eDiscovery Daily Blog
Five Reasons to Outsource Litigation Support – eDiscovery Best Practices
When you’re Jackson Lewis and your firm’s national eDiscovery counsel is noted eDiscovery expert and founder of the new Electronic Discovery Best Practices (EDBP.com) (as well as previous thought leader interviewee on this blog) Ralph Losey, it would make sense that you would want to handle all of your litigation support work in house. Right? Wrong.
As Losey writes in the Law Technology News article Five Reasons to Outsource Litigation Support, in June, Jackson Lewis “decided to outsource to a vendor all of our nonlegal electronic data discovery work that our litigation support department had been providing to our clients.” Losey identifies five reasons “[b]ased on our experience” why your organization should consider outsourcing.
- Core Competency: Losey asks the question “Why should you own and operate a nonlegal e-discovery business within your walls under the guise of a litigation support department?” Collection, forensic analysis, processing, database creation and other related tasks are highly technical, nonlegal tasks that are the core competency of eDiscovery vendors, not law firms. Losey notes that aside from the outsourcing of document review, the eDiscovery market is not “engaged in the practice of law”.
- Complexity: Losey notes that eDiscovery work “is not equivalent to making copies, as some lawyers think, and should not be done in-house, especially when there are so many good companies that specialize in this kind of work.” Would you go to a general practitioner for heart bypass surgery? Some tasks are best performed by specialists.
- Cost Savings: Keeping a litigation support business staffed with qualified people and current with hardware and software technology is expensive – it also adds considerably to firm overhead. Losey notes that you “cannot give lawyers yesterday’s technology and expect them to compete.” Would you give your attorneys out of date books on state and federal statutes for practicing law? He also says “you can leverage your mass buying power and negotiate a low rate for all of your clients” that use your selected vendor. Frankly, I’m surprised more firms don’t consider this – it’s a win-win for all as many vendors are willing to discount services for continual business.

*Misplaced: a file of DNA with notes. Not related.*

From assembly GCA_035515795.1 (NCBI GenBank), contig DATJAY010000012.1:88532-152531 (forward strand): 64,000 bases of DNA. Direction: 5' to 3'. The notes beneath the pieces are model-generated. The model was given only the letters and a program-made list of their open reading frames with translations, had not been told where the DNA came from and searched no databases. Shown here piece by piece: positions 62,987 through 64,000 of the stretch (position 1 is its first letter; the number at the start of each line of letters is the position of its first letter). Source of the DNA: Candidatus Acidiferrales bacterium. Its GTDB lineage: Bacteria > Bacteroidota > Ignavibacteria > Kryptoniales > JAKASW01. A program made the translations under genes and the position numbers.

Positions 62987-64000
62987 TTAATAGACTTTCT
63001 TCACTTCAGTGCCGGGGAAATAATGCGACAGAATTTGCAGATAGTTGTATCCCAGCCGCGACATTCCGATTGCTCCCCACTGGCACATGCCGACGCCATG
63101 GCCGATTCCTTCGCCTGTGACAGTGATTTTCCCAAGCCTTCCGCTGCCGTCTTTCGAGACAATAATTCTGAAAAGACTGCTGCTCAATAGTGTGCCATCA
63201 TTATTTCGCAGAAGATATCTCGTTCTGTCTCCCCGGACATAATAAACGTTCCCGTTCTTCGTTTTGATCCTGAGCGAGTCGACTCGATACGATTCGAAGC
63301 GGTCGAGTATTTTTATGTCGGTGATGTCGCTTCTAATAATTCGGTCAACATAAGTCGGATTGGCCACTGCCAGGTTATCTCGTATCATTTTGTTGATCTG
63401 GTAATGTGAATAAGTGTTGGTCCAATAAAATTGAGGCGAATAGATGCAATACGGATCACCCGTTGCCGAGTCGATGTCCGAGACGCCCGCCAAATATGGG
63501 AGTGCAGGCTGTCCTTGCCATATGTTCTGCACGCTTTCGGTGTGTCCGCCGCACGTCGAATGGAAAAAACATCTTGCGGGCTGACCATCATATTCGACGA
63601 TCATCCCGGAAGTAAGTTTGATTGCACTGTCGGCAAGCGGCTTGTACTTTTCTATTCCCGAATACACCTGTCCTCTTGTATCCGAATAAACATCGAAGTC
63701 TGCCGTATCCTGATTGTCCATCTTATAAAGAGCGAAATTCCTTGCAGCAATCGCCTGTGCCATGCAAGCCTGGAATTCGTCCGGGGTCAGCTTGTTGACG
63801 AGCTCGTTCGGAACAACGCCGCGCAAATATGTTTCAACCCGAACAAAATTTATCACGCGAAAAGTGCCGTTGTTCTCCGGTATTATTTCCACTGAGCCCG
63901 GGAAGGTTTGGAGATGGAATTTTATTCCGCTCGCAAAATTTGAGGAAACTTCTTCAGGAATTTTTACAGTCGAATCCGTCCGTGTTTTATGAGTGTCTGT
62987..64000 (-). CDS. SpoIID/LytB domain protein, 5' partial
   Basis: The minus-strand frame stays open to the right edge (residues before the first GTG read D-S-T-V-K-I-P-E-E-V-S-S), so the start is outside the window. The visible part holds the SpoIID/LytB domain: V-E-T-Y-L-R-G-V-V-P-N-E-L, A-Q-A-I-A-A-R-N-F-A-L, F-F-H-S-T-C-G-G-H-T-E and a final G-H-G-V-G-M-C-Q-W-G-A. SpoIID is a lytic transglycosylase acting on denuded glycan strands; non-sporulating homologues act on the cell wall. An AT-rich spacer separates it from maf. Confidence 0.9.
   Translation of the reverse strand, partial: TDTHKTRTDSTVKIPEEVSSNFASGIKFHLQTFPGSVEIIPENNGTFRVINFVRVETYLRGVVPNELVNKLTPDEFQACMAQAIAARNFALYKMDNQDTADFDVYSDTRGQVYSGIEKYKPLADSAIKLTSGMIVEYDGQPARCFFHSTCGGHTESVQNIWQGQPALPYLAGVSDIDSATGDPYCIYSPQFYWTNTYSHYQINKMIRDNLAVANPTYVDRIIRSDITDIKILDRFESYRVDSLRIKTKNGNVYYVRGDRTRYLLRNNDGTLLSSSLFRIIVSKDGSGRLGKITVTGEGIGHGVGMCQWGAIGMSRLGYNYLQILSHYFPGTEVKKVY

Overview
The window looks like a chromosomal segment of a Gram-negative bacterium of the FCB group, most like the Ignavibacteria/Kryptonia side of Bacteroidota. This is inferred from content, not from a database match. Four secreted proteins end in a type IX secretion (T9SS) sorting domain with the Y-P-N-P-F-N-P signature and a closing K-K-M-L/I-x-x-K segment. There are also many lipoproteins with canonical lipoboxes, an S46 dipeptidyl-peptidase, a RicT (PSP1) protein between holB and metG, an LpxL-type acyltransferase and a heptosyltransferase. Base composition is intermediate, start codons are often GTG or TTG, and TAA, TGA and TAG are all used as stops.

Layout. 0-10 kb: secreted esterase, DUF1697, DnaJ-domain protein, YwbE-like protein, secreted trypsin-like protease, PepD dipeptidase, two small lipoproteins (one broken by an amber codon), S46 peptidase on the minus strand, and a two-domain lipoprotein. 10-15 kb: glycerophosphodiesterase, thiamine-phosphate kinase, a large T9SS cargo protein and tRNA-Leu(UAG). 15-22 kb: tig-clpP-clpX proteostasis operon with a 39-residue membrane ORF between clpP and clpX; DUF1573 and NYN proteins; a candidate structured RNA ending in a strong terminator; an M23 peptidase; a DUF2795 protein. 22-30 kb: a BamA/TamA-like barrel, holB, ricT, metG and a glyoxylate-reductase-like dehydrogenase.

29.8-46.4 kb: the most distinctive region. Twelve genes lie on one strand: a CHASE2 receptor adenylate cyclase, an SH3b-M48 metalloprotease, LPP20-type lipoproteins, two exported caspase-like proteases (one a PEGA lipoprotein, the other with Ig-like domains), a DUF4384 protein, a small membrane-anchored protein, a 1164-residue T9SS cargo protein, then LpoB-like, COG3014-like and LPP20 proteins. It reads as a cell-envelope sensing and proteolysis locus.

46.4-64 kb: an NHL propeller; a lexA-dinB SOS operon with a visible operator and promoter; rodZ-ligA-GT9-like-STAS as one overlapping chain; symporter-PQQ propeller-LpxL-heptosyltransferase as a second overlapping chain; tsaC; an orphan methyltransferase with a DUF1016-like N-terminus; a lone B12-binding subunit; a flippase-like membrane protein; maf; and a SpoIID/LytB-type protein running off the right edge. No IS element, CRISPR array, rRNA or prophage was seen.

- Risk: Losey states that “[m]istakes can happen, especially when a firm is operating outside of its core competency” and that firms often build the risk into their rates, which can penalize clients who don’t use the nonlegal services. Again, giving the work to the organization best qualified to perform the work – the eDiscovery vendor – only makes sense.
- Ethics: The Comment to ABA Model Rule of Professional Responsibility 5.7 says, “When a lawyer performs law-related services or controls an organization that does so, there exists the potential for ethical problems.” Just because “everyone does it” doesn’t make it right. Losey notes that some ethical issues can be raised by outsourcing as well, but that’s true of any profession and that Jackson Lewis uses “whatever vendor the client wants” with direct billing from vendor to client. Most vendors like that arrangement as well, it streamlines on time payment of invoices to the vendor for work performed.
So, what do you think? How does your organization handle litigation support? Do you outsource it or do you handle it in house? Please share any comments you might have or if you’d like to know more about a particular topic.
Disclaimer: The views represented herein are exclusively the views of the author, and do not necessarily represent the views held by CloudNine Discovery. eDiscoveryDaily is made available by CloudNine Discovery solely for educational purposes to provide general information about general eDiscovery principles and not to provide specific legal advice applicable to any particular circumstance. eDiscoveryDaily should not be used as a substitute for competent legal advice from a lawyer you have retained and who has agreed to represent you.
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